@rtrangucci - do you know of any smart ways to deal with irregularly spaced observations?

Imputing missing data gets me most of the way there, but my estimates of \sigma_u and \sigma_e become non-identifiable as the proportion of missing values increases.

Just to make sure, this approach works because now the correlation between \mu_{i} and \delta(y_{i,t-1}-\mu_i) equals 0, right? Since E \left[\mu_i (\delta(y_{i,t-1} -\mu_{i})) \right] = \mu_{i}\delta (E\left[ y_{i,t-1} \right] - \mu_i) = 0, using E\left[ y_{i,t-1} \right] = \mu_i

Like others, I’ve found this code really useful. So, thank you!

However, I’m having trouble estimating group-specific \delta_i on some simulated data.

I’ve reduced my model to pretty much exactly what you suggested for the random intercept model with group-specific \delta_i. However, the estimated \delta_i seem to be stuck around .08-.09, even when the true mean is .4.

Interestingly, when I remove the random intercept from the model, the range restriction on \delta_i goes away and the estimation is decent.

So, I’m wondering whether I might have implemented something wrong or whether you might have any insight into this behavior.

@c5v, it looks like you worked quite a bit with these models. Were you able to estimate random \delta_i?

If anyone has any insight into this, I’d love to hear it!

I’ve attached the simulated data (231.7 KB) I’m working with as well as the code (798 Bytes) for running and checking the model.

The stan model I’m using is:

data {
int<lower=1> S; // Number of states
int<lower=1> T; // Number of time points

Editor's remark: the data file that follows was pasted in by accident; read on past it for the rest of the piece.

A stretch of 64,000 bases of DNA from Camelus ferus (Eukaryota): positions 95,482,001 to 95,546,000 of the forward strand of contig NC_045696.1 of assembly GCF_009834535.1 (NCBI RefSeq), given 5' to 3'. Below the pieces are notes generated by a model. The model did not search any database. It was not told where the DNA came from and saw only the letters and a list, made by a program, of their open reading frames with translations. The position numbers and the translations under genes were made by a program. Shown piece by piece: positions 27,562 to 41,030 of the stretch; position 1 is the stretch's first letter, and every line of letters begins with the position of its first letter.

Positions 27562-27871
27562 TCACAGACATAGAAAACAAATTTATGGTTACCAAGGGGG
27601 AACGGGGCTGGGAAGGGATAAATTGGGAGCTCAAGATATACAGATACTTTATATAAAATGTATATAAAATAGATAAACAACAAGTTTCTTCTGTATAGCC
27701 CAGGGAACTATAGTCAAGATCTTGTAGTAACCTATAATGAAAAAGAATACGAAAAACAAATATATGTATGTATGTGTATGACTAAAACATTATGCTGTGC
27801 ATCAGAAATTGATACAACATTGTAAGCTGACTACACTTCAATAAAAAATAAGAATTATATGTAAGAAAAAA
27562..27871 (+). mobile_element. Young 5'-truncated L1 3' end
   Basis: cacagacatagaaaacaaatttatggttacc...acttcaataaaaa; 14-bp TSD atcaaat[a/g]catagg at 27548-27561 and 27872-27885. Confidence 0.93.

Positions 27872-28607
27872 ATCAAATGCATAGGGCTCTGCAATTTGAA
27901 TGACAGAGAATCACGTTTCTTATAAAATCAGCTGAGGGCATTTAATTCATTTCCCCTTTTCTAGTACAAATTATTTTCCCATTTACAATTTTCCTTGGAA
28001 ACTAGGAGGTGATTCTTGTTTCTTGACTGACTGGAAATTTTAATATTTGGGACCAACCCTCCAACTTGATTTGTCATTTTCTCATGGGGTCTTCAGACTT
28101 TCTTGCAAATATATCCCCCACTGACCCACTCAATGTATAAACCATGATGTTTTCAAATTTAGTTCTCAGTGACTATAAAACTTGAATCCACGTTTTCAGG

int<lower=1> P; // Number of predictors
matrix[T,S] y; // Outcome variable
matrix[T,S] y_lag; // Lagged outcome
matrix[T,P] X[S]; // List of [T, P] matrices containing intercept and predictors
}
parameters {
real<lower=0,upper=1> delta_raw; // Raw AR(1) coefficient
real u_delta_raw[S];
real<lower=0> sigma_u_delta;
vector[S] u_raw;
real<lower=0> sigma_u;
real<lower=0> sigma_e; // Residual error
vector[P] beta;
}
transformed parameters {
real delta[S];
real u_delta[S];
vector[S] u;
matrix[T, S] mu;
u = sigma_u * u_raw;
for(s in 1:S){//number of states s
u_delta[s] = sigma_u_delta*u_delta_raw[s];
}
for(s in 1:S){//number of states s
delta[s] = inv_logit(delta_raw + u_delta[s]) * 2 - 1;
}
for (s in 1:S)
//mu[,s] = u[s] + X[s] * beta;
mu[,s] = u[s] + X[s] * beta;
}
model {
for (s in 1:S) {
for(j in 1:T){
if(j == 1){
y[j,s] ~ normal(mu[1,s], sigma_e / sqrt(1 - delta[s]) * (1 + delta[s]));
}
else{
y[j,s] ~ normal(mu[j,s] * (1 - delta[s]) + delta[s] * y_lag[j,s], sigma_e);
}
}
}
sigma_u ~ normal(0,2);
u_raw ~ normal(0,1);
sigma_e ~ normal(0, 1);
beta[1] ~ normal(0, 2);
delta_raw ~ beta(6, 6);
u_delta_raw ~ normal(0, 1);
sigma_u_delta ~ normal(0, 2);
}
generated quantities{
matrix[T,S] y_rep;
for (s in 1:S) {
for(j in 1:T){
if(j == 1){
y_rep[j,s] = normal_rng(mu[1,s], sigma_e / sqrt(1 - delta[s]) * (1 + delta[s]));
}
else{